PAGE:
Cold temperatures encourage homeowners to batten down their homes and turn up the thermostat, elevating the risk of carbon monoxide (CO) exposure. Around 50,000 people in the U.S. visit the emergency room each year due to inadvertent CO poisoning, and more than 400 people die.
This odorless, tasteless, colorless gas is a byproduct of incomplete combustion, meaning that it’s produced every time a material is combusted or used for fuel. If any appliances in your home use natural gas, oil, propane, kerosene, wood, gasoline or charcoal, you’re at risk of CO inhalation. Find out what happens when you breathe carbon monoxide emissions and how to lower your risk of exposure this winter.
The Danger of Carbon Monoxide
Often called the “silent killer,” carbon monoxide is lethal because it stops the body from using oxygen correctly. CO molecules dislodge oxygen within the blood, starving the heart, brain, lungs and other vital organs of oxygen. Dense concentrations of CO can overpower your system in minutes, causing loss of consciousness and suffocation. Without immediate care, brain damage or death could occur.
Carbon monoxide poisoning can also take place slowly if the concentration is relatively modest. The most common signs of CO poisoning include:
- Chest pain
As these symptoms mimic the flu, many people never learn they have carbon monoxide poisoning until moderate symptoms evolve to organ damage. Be wary of symptoms that subside when you aren't home, indicating the source could be originating from inside.
Carbon Monoxide Safety Tips
While CO inhalation is intimidating, it’s also entirely avoidable. Here are the best ways to protect your family from carbon monoxide gas.
Operate Combustion Appliances Properly
- Don't run your car engine while parked in an enclosed or partially enclosed building, like a garage.
- Do not run a generator, lawn mower or other gasoline-powered tool in a smaller space like a basement or garage, irrespective of how well-ventilated it is. Also, keep these devices at least 20 feet away from open windows, doors or intake vents.
- Never use a charcoal grill or transportable camping stove while inside a home, tent or camper.
- Keep all vents and flues clear of debris that can lead to a blockage and trigger backdrafting of carbon monoxide fumes.
Install, Test and Replace the Batteries in Your Carbon Monoxide Detectors
If you ever use combustion appliances in or near your home, you should put in carbon monoxide detectors to notify you of CO emissions. These devices can be hardwired, battery-operated or plugged into an outlet based on the style. Here’s how to reap all the benefits of your carbon monoxide detectors:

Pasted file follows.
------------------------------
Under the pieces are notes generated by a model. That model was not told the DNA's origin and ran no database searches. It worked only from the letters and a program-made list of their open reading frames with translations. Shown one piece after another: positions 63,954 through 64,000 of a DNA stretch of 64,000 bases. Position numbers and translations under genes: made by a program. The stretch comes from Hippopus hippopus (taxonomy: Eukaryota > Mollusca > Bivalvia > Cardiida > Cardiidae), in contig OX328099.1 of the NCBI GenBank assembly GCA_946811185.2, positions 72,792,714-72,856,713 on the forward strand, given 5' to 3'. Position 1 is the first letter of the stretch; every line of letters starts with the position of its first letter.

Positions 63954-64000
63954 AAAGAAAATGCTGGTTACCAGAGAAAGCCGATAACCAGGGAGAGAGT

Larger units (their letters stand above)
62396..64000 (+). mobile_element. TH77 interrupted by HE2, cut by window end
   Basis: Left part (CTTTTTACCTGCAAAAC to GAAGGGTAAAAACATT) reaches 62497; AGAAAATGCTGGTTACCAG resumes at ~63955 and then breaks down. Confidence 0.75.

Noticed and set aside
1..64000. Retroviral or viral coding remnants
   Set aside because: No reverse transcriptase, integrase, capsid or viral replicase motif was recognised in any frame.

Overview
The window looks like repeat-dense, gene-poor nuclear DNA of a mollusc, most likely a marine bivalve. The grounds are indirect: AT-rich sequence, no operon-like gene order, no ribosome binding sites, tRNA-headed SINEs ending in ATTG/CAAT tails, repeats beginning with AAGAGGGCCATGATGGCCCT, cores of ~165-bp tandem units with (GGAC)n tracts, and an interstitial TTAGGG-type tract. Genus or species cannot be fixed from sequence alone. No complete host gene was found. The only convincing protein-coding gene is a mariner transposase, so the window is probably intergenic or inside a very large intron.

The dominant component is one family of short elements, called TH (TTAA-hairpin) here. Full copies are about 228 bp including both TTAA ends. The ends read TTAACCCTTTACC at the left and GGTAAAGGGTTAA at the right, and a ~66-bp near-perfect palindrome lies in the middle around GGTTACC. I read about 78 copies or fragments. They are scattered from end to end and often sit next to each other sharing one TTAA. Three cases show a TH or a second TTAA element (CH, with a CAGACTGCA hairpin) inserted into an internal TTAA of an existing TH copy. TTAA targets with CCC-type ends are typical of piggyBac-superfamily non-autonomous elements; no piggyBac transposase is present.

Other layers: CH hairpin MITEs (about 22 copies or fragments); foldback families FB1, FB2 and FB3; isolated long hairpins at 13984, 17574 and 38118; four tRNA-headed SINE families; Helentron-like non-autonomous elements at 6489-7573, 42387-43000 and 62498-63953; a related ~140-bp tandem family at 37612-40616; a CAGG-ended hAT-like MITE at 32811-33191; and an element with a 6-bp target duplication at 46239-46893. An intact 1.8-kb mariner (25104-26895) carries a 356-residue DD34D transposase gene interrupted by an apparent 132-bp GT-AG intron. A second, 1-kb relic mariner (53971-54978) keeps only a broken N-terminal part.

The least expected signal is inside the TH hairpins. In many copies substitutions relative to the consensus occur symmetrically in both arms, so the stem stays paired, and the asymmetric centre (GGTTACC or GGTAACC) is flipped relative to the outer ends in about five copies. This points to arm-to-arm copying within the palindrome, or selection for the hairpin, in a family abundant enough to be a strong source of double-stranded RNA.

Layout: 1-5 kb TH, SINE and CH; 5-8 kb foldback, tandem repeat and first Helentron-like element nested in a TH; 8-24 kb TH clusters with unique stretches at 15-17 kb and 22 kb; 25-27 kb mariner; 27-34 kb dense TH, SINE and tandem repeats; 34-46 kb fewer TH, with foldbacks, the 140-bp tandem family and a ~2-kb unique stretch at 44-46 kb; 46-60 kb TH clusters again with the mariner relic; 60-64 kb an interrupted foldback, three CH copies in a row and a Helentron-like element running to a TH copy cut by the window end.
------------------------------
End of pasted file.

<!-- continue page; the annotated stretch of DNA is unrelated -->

- Install your detectors securely: As you consider the best locations, remember that your home needs CO alarms on all floors, near each sleeping area and near the garage. Keep each unit out of reach from combustion appliances and sources of heat and humidity. The higher on your wall or ceiling you can place your detectors, the better.
- Test your detectors regularly: Most manufacturers recommend monthly testing to make sure your CO alarms are working like they should. You can press and hold the Test button for 5 to 20 seconds, wait for the alarm to start and release the button. You should hear two brief beeps, watch a flash or both. If the detector won't work as expected, change the batteries or replace the unit outright.
- Change out the batteries: If your alarms are battery-powered models, exchange the batteries after six months. If you prefer hardwired devices that use a backup battery, swap out the battery once a year or when the alarm is chirping, whichever comes first. Then, install new carbon monoxide alarms every 10 years or as frequently the manufacturer suggests.
Plan for Annual Furnace Maintenance
Many appliances, including furnaces, water heaters, fireplaces and clothes dryers, can release carbon monoxide if the system is installed poorly or not working as it should. An annual maintenance visit is the only way to ensure if an appliance is malfunctioning before a leak appears.
A precision tune-up from Calverley Service Experts offers the following:
- Examine the heating appliance for carbon monoxide leaks.
- Spot any malfunctions that may lead to unsafe operation.
- Review additional areas where you would most benefit from installing a CO detector.
- Tune up your system so you know your equipment is functioning at peak safety and effectiveness.
Contact Calverley Service Experts
If your gas furnace, boiler or water heater has developed a CO leak, or you want to prevent leaks before they happen, Calverley Service Experts can help. Our HVAC and plumbing maintenance and repair services promote a safe, warm home all year-round. Contact your local Calverley Service Experts office for more info about carbon monoxide safety or to schedule heating services.